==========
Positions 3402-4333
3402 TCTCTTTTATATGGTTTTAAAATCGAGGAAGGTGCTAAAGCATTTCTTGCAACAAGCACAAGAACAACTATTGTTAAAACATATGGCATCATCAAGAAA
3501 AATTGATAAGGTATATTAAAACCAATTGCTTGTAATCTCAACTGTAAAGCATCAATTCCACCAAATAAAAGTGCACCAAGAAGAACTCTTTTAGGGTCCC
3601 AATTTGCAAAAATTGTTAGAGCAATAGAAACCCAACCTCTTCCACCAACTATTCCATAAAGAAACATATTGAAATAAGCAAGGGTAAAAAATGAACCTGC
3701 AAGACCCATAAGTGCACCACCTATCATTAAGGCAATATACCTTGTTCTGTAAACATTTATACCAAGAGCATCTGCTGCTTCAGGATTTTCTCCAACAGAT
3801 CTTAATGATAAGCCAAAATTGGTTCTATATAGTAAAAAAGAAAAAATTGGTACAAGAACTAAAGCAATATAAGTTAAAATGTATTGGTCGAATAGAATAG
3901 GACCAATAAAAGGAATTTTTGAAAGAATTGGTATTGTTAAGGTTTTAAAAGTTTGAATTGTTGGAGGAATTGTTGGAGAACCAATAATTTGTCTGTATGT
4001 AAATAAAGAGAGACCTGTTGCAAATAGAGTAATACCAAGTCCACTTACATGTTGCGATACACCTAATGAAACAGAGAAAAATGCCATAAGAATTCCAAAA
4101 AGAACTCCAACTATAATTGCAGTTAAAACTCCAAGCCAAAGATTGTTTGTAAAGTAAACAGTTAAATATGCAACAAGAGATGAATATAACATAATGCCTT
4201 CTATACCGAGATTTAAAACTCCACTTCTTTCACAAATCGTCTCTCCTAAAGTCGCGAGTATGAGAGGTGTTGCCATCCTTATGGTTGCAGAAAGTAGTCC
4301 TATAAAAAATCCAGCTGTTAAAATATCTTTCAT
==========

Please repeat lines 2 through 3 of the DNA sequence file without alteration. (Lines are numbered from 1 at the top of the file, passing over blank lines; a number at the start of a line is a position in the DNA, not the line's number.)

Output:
3402 TCTCTTTTATATGGTTTTAAAATCGAGGAAGGTGCTAAAGCATTTCTTGCAACAAGCACAAGAACAACTATTGTTAAAACATATGGCATCATCAAGAAA
3501 AATTGATAAGGTATATTAAAACCAATTGCTTGTAATCTCAACTGTAAAGCATCAATTCCACCAAATAAAAGTGCACCAAGAAGAACTCTTTTAGGGTCCC